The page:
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LSU head coach Paul Mainieri in the dugout against Auburn, Friday, May 12, 2017, at LSU's Alex Box Stadium in Baton Rouge, La. LSU defeated Auburn 5-3.

Advocate staff photo by HILARY SCHEINUK

Looks like LSU should have fired Paul Mainieri when it had the chance.

Only kidding, of course. Mainieri’s job was never in jeopardy. It never should have been in jeopardy, no matter how many noisy malcontents got on social media, clamoring for him to go the way of Les Miles and Johnny Jones.

Fortunately, for all concerned, a 20-20 view of LSU’s season prevailed.

It took months of struggling, but it is indeed a long season. Here the Tigers were this weekend, winning a share of the Southeastern Conference regular-season championship by reaching the 21-win plateau in SEC wins and the 21-win plateau against the RPI top 50 (most in the nation).

They’re all significant milestones in LSU’s critical quest to be an NCAA tournament top eight national seed for the sixth straight year.

Mainieri’s tenure has been noted for some remarkable in-season reversals of fortune. There was the 2008 team, which started 23-16 and then erupted, going on a 24-game unbeaten streak that helped those Tigers surge all the way to the College World Series.

There was last year’s team, which had been hammered by graduation and the draft and started 28-16, then rally-possumed its way to a No. 8 national seed by winning 11 of its last 12 entering the NCAA tournament.

This LSU baseball team had the experience and talent to do great deeds, but its will or ability to execute for the longest time seemed lacking. The offense seemed to seize up at all the critical times after hitting coach Andy Cannizaro gave Mainieri a November surprise, leaving abruptly to become the head coach at Mississippi State. The pitching, especially the bullpen, seemed even more suspect.

It all seemed to be coming apart in late April. LSU looked lost after dropping two of three at Kentucky and another game at Tulane — one that illustrated the Tigers’ season of frustration against in-state midweek opponents.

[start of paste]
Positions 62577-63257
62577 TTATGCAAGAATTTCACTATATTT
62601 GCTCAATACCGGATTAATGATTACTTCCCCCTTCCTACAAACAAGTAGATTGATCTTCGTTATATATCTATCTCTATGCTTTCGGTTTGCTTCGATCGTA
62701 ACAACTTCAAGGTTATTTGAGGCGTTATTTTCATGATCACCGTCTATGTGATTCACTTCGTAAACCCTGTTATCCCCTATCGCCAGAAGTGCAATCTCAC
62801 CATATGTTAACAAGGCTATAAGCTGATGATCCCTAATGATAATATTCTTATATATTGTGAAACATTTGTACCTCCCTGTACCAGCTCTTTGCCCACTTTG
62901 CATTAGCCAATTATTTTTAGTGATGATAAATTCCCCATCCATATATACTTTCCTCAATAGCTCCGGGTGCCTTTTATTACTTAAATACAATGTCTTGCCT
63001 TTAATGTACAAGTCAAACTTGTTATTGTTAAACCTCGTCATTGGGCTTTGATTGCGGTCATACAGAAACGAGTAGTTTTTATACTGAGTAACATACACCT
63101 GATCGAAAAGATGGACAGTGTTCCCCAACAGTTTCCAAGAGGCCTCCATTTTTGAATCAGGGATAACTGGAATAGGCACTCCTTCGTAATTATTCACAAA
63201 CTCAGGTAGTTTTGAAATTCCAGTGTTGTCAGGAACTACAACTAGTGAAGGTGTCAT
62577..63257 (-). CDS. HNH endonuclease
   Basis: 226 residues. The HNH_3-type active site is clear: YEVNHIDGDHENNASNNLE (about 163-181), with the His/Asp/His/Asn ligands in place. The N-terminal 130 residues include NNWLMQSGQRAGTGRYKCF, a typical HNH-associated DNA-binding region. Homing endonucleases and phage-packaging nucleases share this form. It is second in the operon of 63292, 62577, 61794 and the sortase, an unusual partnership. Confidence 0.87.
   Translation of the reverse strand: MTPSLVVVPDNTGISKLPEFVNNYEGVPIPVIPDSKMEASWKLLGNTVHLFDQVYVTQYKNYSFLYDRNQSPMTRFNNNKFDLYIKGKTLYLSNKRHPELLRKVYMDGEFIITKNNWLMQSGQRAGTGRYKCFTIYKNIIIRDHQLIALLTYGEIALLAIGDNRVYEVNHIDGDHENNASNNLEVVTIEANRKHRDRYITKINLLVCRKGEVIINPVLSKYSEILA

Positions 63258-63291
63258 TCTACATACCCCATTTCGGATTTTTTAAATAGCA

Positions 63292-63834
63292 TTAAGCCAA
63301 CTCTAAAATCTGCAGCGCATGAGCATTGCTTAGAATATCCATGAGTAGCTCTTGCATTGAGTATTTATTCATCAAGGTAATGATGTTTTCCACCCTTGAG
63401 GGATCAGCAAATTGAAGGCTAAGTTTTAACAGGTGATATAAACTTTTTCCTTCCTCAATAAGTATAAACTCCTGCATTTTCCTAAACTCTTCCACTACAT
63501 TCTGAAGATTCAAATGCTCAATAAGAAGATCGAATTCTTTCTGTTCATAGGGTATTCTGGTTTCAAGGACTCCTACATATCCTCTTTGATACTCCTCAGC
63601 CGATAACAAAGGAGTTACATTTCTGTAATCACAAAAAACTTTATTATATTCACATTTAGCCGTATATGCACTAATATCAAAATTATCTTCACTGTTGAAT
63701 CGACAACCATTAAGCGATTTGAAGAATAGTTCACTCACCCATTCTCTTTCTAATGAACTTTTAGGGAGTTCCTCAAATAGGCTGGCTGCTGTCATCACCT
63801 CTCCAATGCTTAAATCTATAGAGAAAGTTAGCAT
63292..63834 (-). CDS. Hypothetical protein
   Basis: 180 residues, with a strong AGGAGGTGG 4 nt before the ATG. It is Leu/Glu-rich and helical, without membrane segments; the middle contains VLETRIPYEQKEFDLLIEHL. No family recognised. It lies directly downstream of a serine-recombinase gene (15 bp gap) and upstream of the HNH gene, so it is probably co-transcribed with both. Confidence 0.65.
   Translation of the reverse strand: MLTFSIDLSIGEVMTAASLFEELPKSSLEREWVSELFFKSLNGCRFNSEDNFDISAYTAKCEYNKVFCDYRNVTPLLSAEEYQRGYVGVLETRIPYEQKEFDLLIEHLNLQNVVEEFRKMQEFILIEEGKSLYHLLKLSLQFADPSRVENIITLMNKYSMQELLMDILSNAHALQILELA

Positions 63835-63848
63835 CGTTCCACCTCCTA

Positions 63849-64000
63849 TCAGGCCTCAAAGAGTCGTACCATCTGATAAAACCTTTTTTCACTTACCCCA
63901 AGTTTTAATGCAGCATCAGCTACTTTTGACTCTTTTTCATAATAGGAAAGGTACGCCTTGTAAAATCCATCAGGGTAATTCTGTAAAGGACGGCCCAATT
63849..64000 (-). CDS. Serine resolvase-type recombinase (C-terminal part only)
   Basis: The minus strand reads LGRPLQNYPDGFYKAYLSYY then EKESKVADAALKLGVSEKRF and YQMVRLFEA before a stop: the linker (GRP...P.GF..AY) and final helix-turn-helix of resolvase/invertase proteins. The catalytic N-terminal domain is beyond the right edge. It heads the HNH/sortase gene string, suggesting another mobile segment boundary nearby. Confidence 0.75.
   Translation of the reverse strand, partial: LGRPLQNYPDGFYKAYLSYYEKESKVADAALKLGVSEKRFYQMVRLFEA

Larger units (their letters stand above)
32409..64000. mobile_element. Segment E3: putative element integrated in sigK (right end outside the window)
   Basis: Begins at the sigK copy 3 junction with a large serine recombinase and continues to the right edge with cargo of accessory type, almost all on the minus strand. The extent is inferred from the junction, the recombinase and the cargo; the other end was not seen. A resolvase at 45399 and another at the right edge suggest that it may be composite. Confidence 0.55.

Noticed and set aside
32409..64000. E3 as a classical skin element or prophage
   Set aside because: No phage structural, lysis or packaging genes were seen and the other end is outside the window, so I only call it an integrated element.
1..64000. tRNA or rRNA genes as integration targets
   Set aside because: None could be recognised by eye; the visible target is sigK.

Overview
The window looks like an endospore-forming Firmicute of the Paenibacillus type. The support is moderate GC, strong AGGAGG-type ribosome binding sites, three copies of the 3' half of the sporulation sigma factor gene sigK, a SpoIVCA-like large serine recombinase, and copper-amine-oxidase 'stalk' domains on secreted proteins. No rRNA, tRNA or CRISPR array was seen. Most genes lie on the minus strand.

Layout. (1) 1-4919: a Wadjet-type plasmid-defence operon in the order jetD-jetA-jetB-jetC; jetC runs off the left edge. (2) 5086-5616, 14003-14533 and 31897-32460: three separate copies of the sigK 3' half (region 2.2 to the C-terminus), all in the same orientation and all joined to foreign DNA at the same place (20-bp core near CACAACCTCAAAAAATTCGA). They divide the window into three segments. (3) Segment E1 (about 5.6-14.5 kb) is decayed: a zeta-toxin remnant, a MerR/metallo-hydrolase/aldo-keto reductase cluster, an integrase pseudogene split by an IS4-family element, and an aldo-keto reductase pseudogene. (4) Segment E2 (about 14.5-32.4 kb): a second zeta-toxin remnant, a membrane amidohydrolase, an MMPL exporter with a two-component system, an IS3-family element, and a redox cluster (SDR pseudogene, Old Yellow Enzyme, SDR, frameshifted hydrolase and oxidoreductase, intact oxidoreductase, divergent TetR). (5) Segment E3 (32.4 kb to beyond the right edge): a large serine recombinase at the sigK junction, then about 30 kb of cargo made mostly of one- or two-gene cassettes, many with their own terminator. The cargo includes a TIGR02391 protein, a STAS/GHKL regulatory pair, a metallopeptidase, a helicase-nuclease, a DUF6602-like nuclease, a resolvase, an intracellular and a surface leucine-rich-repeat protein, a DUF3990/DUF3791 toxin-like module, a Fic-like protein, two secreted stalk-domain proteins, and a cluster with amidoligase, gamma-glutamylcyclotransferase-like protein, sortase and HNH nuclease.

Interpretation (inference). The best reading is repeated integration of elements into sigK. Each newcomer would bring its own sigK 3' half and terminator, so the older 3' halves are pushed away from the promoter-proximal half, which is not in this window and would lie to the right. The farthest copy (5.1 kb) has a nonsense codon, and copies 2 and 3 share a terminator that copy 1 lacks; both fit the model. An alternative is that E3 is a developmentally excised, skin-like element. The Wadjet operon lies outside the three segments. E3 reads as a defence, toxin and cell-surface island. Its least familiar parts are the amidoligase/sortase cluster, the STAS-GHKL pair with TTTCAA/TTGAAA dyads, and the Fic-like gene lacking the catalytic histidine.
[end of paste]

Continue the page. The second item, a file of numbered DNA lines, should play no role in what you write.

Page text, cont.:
At that point, LSU was 27-15. By this program's high standards, that's scuffling — especially for a team that started in the preseason top five.

Then things began to change. LSU — a team that looked like it expected to win because of the name stitched on its hats — began to take on a more determined demeanor.

Senior shortstop Kramer Robertson, who once said getting to Omaha, Nebraska, was an obsession for him, began to play obsessed, as Mainieri called it, leading by example.

Robertson’s rules of order took hold. There was still a frustrating midweek loss to South Alabama that again had social media in a frenzy (South Alabama’s RPI as of Saturday night: 40), but the Tigers started beating SEC teams in a major way.

LSU swept lowly Alabama on the road, took two of three from slumping South Carolina and swept longtime SEC West leader Auburn. Then in another road showdown, the Tigers swept Mississippi State and claimed the SEC West even before Saturday’s series finale, earning a share of the conference crown (it is LSU's 17th SEC championship, a league high).

“I'm sure there aren't too many people who predicted a month ago that we would be the SEC Western Division champions,” Maineri said Friday night. “We're finishing strong. I told everyone that with 11 games left in the season we were going to finish strong. I think we are.”

SEC titles are impressive jewels, but for the majority of the LSU faithful (and the Tigers themselves, no doubt), they are mere mileposts on the way to Omaha.

Certainly LSU has done enough with its May renaissance to open June with another NCAA regional at home, in Alex Box Stadium.

But have the Tigers done enough to be a national seed yet again?

While LSU may not be a lock in that category, it’s at least on the cusp. Perhaps all the Tigers need to do in this week’s SEC tournament is make sure they don’t stumble home with an 0-2 mark staining their record.

LSU has advanced to the CWS on the road before, but it’s been a very, very long time. Way back in 1989, to be precise, when the Tigers won at Texas A&M. That was under the old NCAA format.

Under the regional/super regional setup, LSU hasn’t always won when hosting. But they've never made it to Omaha as the road team in a super regional.

A month ago, I wouldn’t have given you much for the Tigers’ chances. But right now, if you're some other team, you don't want to have to go through Alex Box.

May was something for LSU, maddening and marvelous. June could be even more special.

Follow Scott Rabalais on Twitter, @RabalaisAdv.​